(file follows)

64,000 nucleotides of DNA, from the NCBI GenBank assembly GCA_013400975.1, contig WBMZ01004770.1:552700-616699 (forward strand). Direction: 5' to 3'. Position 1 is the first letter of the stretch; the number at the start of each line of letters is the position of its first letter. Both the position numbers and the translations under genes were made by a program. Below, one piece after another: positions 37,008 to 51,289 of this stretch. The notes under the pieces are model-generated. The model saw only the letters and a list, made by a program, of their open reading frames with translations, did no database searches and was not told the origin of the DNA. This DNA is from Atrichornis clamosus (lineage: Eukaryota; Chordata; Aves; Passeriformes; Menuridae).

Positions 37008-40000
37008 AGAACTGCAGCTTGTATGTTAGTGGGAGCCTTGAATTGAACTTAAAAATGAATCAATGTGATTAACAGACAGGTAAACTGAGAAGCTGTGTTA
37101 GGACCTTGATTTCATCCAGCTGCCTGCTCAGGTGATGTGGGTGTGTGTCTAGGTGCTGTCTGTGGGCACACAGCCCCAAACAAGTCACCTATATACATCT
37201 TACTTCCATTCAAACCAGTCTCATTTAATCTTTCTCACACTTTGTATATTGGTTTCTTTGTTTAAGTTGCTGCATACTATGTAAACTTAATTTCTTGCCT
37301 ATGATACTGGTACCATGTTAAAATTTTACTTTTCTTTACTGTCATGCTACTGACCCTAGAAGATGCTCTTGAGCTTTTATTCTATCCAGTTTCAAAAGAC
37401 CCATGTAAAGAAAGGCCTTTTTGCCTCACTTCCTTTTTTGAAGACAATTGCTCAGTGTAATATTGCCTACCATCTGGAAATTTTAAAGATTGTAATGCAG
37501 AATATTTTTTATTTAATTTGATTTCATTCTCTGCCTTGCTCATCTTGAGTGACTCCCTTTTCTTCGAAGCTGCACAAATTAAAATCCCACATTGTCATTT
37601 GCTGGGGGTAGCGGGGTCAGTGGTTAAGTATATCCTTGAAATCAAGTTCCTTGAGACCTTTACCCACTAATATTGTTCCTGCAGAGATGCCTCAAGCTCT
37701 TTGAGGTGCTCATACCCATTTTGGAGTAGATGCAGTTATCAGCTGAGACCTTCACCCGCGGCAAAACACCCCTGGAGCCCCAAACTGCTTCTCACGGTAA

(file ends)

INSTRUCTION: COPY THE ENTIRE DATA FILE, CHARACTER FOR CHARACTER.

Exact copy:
64,000 nucleotides of DNA, from the NCBI GenBank assembly GCA_013400975.1, contig WBMZ01004770.1:552700-616699 (forward strand). Direction: 5' to 3'. Position 1 is the first letter of the stretch; the number at the start of each line of letters is the position of its first letter. Both the position numbers and the translations under genes were made by a program. Below, one piece after another: positions 37,008 to 51,289 of this stretch. The notes under the pieces are model-generated. The model saw only the letters and a list, made by a program, of their open reading frames with translations, did no database searches and was not told the origin of the DNA. This DNA is from Atrichornis clamosus (lineage: Eukaryota; Chordata; Aves; Passeriformes; Menuridae).

Positions 37008-40000
37008 AGAACTGCAGCTTGTATGTTAGTGGGAGCCTTGAATTGAACTTAAAAATGAATCAATGTGATTAACAGACAGGTAAACTGAGAAGCTGTGTTA
37101 GGACCTTGATTTCATCCAGCTGCCTGCTCAGGTGATGTGGGTGTGTGTCTAGGTGCTGTCTGTGGGCACACAGCCCCAAACAAGTCACCTATATACATCT
37201 TACTTCCATTCAAACCAGTCTCATTTAATCTTTCTCACACTTTGTATATTGGTTTCTTTGTTTAAGTTGCTGCATACTATGTAAACTTAATTTCTTGCCT
37301 ATGATACTGGTACCATGTTAAAATTTTACTTTTCTTTACTGTCATGCTACTGACCCTAGAAGATGCTCTTGAGCTTTTATTCTATCCAGTTTCAAAAGAC
37401 CCATGTAAAGAAAGGCCTTTTTGCCTCACTTCCTTTTTTGAAGACAATTGCTCAGTGTAATATTGCCTACCATCTGGAAATTTTAAAGATTGTAATGCAG
37501 AATATTTTTTATTTAATTTGATTTCATTCTCTGCCTTGCTCATCTTGAGTGACTCCCTTTTCTTCGAAGCTGCACAAATTAAAATCCCACATTGTCATTT
37601 GCTGGGGGTAGCGGGGTCAGTGGTTAAGTATATCCTTGAAATCAAGTTCCTTGAGACCTTTACCCACTAATATTGTTCCTGCAGAGATGCCTCAAGCTCT
37701 TTGAGGTGCTCATACCCATTTTGGAGTAGATGCAGTTATCAGCTGAGACCTTCACCCGCGGCAAAACACCCCTGGAGCCCCAAACTGCTTCTCACGGTAA